As never before, the travel rewards space has come to be dominated by credit cards.
Need a significant boost to your mileage account’s bottom line, or even a free ticket? If there are no 100,000-mile bonuses on offer, there are bound to be credit cards with 40,000- or 50,000-mile sign-up bonuses you can apply for. If you don’t have them in your wallet already, that is. Because, if you’re reading this, you probably already have several rewards cards.
Which card do you use for which purchases? A fill-up at the gas pump might be worth triple points on one of your cards, due to a limited-time promotion. Another card might be awarding double miles for grocery purchases. And yet another card might offer the best payout for buying airline tickets.
Keeping it all straight can begin to feel like a full-time job.
It’s a job a new card, the Wallaby card, aims to make easier. According to the company:
“The Wallaby Card is an advanced cloud-based digital wallet that stores the information about each of your existing credit cards and automatically picks the best card to charge in each transaction, based on your preferences.”
The card has two modes, manual and automatic.
In manual mode, the card chooses which rewards credit card gets charged for each purchase based on your criteria.
In auto mode—and here’s where it gets interesting—the card directs every charge to the credit card offering the best rewards.
While the Wallaby is used to make charges, it is not itself a credit card. So when applying for the card, there’s no credit check and no line of credit is issued. Using the Wallaby Card will not affect your credit score.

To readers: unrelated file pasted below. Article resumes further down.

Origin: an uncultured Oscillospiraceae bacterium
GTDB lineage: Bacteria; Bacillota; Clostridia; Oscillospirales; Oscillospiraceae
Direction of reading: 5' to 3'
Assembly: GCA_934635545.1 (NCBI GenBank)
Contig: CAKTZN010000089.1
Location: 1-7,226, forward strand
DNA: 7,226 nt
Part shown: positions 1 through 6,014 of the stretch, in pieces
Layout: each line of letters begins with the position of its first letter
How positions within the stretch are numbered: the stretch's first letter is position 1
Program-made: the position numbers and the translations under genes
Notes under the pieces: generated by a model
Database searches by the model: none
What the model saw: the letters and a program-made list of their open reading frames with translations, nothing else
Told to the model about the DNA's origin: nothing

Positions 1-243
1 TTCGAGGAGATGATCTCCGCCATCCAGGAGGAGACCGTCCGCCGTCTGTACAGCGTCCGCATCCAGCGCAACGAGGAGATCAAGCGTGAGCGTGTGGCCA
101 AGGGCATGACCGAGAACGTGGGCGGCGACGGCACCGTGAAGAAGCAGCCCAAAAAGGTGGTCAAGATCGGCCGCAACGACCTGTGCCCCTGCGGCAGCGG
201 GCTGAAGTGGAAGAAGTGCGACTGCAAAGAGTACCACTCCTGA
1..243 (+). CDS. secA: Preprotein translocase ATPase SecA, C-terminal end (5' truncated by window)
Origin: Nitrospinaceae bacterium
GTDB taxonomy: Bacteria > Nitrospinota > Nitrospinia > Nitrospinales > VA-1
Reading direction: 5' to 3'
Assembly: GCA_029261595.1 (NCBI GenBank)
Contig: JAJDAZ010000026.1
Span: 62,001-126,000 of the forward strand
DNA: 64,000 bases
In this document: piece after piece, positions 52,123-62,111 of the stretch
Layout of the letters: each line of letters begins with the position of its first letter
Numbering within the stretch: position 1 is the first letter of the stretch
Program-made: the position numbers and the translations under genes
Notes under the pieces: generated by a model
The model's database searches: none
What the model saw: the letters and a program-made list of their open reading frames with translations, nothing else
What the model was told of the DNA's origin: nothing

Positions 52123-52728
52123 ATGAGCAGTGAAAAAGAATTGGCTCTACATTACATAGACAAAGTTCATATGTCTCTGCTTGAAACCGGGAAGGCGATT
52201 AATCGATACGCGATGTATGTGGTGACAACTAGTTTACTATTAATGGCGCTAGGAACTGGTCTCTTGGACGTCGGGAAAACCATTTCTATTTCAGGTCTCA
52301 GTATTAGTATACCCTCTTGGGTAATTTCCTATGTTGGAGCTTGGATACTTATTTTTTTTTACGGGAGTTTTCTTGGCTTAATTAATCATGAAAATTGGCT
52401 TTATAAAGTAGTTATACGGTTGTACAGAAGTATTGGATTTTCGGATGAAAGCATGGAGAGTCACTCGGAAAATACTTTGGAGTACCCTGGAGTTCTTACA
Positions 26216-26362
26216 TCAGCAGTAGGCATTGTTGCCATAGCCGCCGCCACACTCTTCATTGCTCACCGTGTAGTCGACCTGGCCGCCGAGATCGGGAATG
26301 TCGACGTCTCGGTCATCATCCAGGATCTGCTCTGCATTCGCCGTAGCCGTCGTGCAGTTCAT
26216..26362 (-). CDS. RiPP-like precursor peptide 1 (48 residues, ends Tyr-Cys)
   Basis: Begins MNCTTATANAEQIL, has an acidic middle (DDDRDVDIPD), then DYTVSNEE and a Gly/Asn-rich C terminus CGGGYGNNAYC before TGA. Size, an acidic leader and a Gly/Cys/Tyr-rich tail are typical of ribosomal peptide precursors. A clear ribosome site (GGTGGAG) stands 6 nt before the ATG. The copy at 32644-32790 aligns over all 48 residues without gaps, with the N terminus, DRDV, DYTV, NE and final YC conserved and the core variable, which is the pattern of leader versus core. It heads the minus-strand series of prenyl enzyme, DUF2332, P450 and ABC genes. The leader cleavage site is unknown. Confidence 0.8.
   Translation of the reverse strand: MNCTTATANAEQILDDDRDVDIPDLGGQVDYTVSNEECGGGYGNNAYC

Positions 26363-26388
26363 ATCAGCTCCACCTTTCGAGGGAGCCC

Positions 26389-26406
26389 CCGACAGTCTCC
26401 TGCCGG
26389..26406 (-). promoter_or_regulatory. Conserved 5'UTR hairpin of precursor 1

The Cost of Convenience
There’s a price for Wallaby’s convenience and value: $50 a year, with an introductory free usage period of six months. But the first 1,000 customers will receive a lifetime benefit and the first 5,000 on the waitlist will receive a free card for the first 12 months.
To Wallaby or Not to Wallaby
It’s too soon to give the Wallaby a definitive thumbs-up or thumbs-down. I haven’t had a chance to test the card’s points-optimizer function, nor are there any reports from users to give us a sense of how the card performs. But on first glance, it’s a service with a real potential benefit to consumers looking to get the most value from a variety of rewards cards.
Ideally, I’d like to have a card that shows me a list of earning options for each purchase and allows me to choose among them—a hybrid of the current auto and manual modes. But Wallaby’s still in beta, and that may be in the pipeline.
Stay tuned for more.
Reader Reality Check
Will there be a Wallaby in your wallet?
This article originally appeared on FrequentFlier.com.